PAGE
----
According to his recollections, Robinson primarily lived on campus during the school year, but on many weekends and holidays he would travel the roughly 24 miles from South Orange to Manhattan via the Delaware, Lackawanna & Western Railroad roughly three hours or more round trip to visit family and friends and then reverse his commute prior to the resumption of classes. After walking from the train station to campus he would study on campus in a setting where “The College buildings are of great architectural beauty, large and commodious . . . ” and quite different in setting with the Orange Mountains in the background as opposed to the more congested streets of Brooklyn. Along with the scenery and the structures where he would spend most of his time while at the school, Robinson entered a world that was structured and included a liberal arts curriculum of long standing.
Beyond the classroom, Robinson played baseball for the Seton Hall nine also commonly known in that age as the Alerts which began as a popular sport on campus during the late 1860s and engaged in more formal play the following decade. According to existing documentation they played local teams mainly their arch-rivals St. John’s College (now known as Fordham) of the Bronx during the 1873 season. The main highlight of his time was a defeat of St. John’s 24-13 during October of that year which carried the squad into the following campaign where they would play the same opponent twice more. Robinson would be among the pioneer players for the team that would grow in competitiveness and success over subsequent seasons.
John Erigena Robinson was the son of William Erigena Robinson, a congressman and a journalist whose political career is mentioned several times in the diary. Robinson must have been inspired by his father’s journalistic pursuits, because he writes in the diary about his desire to start a student newspaper for Seton Hall College. On January 26, 1873 he wrote:
“To start a paper. How, when, and where? These were the things that occupied me during the day and I may add during the night as I went to bed and fell asleep with visions of shears scraps and papers flying here and there. If we can only get the permission of Malley who owns a press and of Dr. Corrigan who heads the College we are all right. We have fixed the name it is the Setonian. We have got the outline and the matter for each page and now for the permission of the two worthies who at least in this case have a great case in hand!”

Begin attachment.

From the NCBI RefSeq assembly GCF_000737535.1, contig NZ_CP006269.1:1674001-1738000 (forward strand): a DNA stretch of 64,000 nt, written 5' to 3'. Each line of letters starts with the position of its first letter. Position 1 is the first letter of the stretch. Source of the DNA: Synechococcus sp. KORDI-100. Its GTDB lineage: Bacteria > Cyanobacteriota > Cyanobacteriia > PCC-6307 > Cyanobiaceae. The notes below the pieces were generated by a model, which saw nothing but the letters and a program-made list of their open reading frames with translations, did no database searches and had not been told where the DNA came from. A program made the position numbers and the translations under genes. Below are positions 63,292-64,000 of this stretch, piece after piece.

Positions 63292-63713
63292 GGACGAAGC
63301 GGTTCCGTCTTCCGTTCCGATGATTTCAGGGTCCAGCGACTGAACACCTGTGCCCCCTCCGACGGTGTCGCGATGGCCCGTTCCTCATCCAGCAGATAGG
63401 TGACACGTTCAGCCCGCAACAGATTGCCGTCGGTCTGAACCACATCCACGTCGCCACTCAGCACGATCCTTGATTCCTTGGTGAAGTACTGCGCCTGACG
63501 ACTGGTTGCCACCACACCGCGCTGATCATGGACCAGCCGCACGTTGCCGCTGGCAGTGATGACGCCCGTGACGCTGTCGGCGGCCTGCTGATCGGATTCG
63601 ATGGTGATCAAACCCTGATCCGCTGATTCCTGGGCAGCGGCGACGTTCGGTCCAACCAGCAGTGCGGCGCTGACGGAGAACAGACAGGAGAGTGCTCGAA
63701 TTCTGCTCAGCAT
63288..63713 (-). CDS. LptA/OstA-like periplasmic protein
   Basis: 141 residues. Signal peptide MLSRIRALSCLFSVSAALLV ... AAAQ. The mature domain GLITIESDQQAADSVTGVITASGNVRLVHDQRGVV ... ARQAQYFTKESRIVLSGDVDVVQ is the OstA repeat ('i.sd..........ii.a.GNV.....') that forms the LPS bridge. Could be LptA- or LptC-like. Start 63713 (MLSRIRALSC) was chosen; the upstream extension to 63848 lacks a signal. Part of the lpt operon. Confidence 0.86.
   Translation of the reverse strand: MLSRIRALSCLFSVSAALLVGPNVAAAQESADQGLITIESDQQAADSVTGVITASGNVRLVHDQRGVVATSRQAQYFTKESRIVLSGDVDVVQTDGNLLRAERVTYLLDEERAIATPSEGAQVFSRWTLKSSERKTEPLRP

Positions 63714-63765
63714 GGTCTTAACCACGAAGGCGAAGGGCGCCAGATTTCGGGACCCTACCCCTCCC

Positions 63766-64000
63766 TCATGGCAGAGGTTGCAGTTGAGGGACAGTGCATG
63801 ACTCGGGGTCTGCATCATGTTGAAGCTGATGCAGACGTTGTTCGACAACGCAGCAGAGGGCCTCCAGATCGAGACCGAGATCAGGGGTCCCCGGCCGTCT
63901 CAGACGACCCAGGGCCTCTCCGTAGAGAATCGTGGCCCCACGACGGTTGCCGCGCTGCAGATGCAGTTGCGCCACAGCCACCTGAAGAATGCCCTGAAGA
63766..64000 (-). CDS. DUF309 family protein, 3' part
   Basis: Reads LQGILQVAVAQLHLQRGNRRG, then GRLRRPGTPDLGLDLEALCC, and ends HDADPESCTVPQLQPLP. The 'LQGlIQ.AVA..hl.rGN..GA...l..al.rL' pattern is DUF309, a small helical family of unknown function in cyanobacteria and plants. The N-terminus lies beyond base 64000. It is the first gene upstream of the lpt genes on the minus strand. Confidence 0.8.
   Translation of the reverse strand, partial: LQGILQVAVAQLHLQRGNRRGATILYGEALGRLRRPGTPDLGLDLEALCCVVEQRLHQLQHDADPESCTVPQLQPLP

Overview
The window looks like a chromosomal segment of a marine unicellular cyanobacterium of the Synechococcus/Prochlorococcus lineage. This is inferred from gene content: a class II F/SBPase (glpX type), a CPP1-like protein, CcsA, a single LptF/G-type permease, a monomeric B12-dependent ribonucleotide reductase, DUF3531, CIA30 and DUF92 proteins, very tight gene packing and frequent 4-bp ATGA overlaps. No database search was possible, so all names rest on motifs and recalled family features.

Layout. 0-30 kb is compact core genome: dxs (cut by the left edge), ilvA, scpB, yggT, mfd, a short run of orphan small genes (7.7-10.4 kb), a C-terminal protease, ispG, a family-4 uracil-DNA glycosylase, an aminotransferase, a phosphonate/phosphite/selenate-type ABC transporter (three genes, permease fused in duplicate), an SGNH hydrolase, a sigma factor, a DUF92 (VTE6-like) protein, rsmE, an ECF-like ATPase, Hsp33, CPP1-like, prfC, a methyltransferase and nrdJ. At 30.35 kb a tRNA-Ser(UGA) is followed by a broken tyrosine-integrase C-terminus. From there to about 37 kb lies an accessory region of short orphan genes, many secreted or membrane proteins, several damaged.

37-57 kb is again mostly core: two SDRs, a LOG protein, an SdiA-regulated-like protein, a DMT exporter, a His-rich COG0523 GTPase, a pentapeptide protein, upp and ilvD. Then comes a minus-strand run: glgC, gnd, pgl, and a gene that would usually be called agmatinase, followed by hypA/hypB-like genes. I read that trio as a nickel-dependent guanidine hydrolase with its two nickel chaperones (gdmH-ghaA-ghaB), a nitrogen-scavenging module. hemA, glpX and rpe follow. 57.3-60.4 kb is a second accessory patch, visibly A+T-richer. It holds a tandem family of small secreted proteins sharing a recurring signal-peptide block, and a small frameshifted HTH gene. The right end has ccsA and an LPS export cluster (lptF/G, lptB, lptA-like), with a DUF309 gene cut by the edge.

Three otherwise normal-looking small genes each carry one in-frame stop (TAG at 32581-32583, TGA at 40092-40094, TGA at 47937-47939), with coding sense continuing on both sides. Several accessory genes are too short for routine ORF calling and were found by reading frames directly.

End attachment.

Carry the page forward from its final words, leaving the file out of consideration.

Unfortunately, Robinson never realized his dream of starting The Setonian. A full explanation is never given in the diary, but on February 14, 1873 he laments that his plans will not come to fruition:
“George and Bill received a valentine today. I also received one. It had a picture of an editor on it and some ridiculous rhyming lines beneath it. It was sent to me as it had got around that I was going to start a paper in the college. Alas, the poor ‘Setonian’ is but a dream of the past.”
The reasons why Robinson was not able to start a college newspaper are unknown, but fortunately for Seton Hall it was not completely “a dream of the past” but simply deferred. A college newspaper was eventually founded in 1924—51 years after Robinson’s plans and with the same name he proposed, The Setonian.
After graduation, Robinson returned home to Brooklyn and filled his days by playing baseball and meeting with friends. When the school year re-commences and he does not return to Seton Hall, he muses in his diary:
“First day of September. Tomorrow school opens. I have no fears of the morrow. The noisy Setonia cricket no longer hears my tramp. The boys no longer shake me by the hand. The prefect no longer smiles in anticipation of the sarcasm and the lines he will burden me with. Such is the past. The future is alone known to God. Played ball.”
Like many Seton Hall students, Robinson felt a connection to the College that extended well beyond his graduation, and further diary entries indicate that he remains aware of what is happening there and stays in touch with friends he met in school. His diary provides insight into the ways that student life has changed over the years, but also ways it has remained the same. To read the whole diary and learn more about the context of Robinson’s life, please visit our digital exhibit. For more information or to view the diary please make an appointment with Brianna LoSardo or Alan Delozier. We can be contacted at email@example.com or (973)-761-9476.